“There are always opportunities to fine-tune your craft,” she said. “It’s inspiring to see people work their butt off and run a lot of different elements of the business.”
For context, it is important to know why these brewers are going all out for a corn-based beer–or maybe you already understand Indiana. Corn is a huge staple. If you could cut Indiana, it would bleed a mashed up yellow, like creamed corn. The state grew about 6-million acres of corn for grain in 2012, ranking 5th in the nation, according to the state’s agriculture department. Indiana is also second in the nation for popcorn production. Orville Redenbacher grew up in the state, for God’s sake!
So, it should not come as a surprise that the state’s brewers guild decided to incorporate corn into the first beer made for the new enthusiast program.
“Because this is the state’s biecentennial (founded: Dec. 11, 1816, thank you very much, Indiana Historical Society), and corn has been such a crucial component of Indiana’s history and economy, we thought it would be an appropriate ingredient in the beer,” Schmid said. “Breweries don’t generally play up corn in beers since it’s not a typical ingredient,” he added.
You’ll see it more in cream ales or American pilsners. Corn just doesn’t stand out like other elements.
“It’s not a ‘sexy’ ingredient like vanilla beans or the latest hop variety,” Schmid continued. “Unless a brewery is using corn for a specific reason to market beer, mostly its use as an ingredient wouldn’t be advertised.”
Schmid gave Chris Boggess, 3 Floyds’ head brewer, the credit–or blame, depending on how the beer is received–for producing Corn King as an IPA. According to 3 Floyds, he was following orders (half-kidding).
“We really wanted to focus on the corn because we were working collaboratively and because of our Hoosier roots,” said Hendricks.
Corn King, again 74 IBU and 7.3-percent ABV, should hold 3 Floyds’ trademark hoppiness but go down with a clean, crisp flavor thanks to the corn, according to Schmid.
The beer will debut on Oct. 3 during an IN Beer Brigade release party at 18th Street Brewery in the just-south-of-Chicago town of Hammond. Then the guild takes Corn King on tour with more release parties in Indiana’s other regions over the rest of the month.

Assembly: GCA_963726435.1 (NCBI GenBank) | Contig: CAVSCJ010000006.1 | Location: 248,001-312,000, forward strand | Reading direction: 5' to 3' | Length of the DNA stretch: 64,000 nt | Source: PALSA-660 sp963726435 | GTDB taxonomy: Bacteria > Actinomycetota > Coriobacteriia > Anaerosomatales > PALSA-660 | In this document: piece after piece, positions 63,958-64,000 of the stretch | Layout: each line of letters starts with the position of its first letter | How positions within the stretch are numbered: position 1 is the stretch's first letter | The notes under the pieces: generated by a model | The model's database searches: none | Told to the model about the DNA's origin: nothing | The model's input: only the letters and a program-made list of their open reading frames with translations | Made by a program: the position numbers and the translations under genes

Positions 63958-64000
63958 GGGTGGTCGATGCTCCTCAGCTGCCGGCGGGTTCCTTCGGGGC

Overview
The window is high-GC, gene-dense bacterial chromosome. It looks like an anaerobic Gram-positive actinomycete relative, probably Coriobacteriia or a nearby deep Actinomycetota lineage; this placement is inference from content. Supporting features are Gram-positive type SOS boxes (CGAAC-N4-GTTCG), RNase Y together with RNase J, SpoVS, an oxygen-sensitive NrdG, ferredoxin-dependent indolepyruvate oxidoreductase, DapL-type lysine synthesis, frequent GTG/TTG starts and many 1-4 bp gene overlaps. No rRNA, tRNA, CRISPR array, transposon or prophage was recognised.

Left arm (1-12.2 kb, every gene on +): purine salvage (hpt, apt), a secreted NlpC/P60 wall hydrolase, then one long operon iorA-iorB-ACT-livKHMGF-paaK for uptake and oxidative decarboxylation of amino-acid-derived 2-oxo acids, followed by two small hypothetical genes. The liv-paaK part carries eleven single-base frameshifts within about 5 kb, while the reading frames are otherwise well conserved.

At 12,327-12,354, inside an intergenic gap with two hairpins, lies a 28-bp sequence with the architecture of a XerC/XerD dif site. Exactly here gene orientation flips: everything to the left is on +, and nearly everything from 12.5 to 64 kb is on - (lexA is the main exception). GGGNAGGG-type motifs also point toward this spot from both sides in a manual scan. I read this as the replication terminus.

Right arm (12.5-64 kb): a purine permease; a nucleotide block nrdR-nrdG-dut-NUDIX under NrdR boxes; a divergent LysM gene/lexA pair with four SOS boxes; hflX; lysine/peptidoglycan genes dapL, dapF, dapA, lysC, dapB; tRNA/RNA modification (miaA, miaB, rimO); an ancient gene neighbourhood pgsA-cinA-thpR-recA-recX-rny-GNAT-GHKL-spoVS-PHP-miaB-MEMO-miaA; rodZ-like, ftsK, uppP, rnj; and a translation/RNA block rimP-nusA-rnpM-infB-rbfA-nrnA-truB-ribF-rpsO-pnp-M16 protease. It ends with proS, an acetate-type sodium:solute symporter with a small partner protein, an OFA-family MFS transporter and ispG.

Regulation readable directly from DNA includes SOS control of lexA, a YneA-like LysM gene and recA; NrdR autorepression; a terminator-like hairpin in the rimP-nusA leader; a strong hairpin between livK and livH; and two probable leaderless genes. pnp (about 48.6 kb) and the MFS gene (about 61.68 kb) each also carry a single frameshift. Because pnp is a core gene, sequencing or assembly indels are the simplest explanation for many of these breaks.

Like gray windbreakers from the 1980s, this beer is members only. To get in on it, throw down $40 for a base annual membership in the IN Beer Brigade. That gets you at least a ticket to a release party of your choice, a chance to buy a pint of Corn King and other cool swag. For $75, you become a premium member, putting you at the head of the line to get two 22-ounce bombers of the beer, you lucky dogs. The rundown, like anything, is online at https://loyalty.drinkin.beer/page/join.
Non-members will have to get stealthy and creative if they hope to get a taste of Corn King. Members could opt to put their bombers up for trade, or if any beer is left over in kegs from the release parties, fans could get lucky and buy a pint from those. The guild also plans to display the beer in the Support Your Local Brewery pavilion at the Great American Beer Festival in Denver in October, Schmid said.
But good luck with that. Schmid said several hundred people have already enlisted in the IN Beer Brigade. Most of them live in Indiana, naturally.
Corn King won’t be the end of brewery collaborations in Indiana. The guild already has plans in place for Sun King Brewing in Indianapolis to lead central Indiana-based breweries in creating an exclusive beer for the enthusiast program in 2018, followed by a partnership of south central-based breweries led by Upland Brewing Co. in 2018. Other partnerships could emerge in the time to come.
“We’re focusing on the IN Beer Brigade for now, but given the collaborative, innovative nature of our industry, we’re always looking at other opportunities to bring producers and consumers together to benefit our local breweries,” Schmid said.
Yeah, looks like a good time to be a beer lover in Indiana.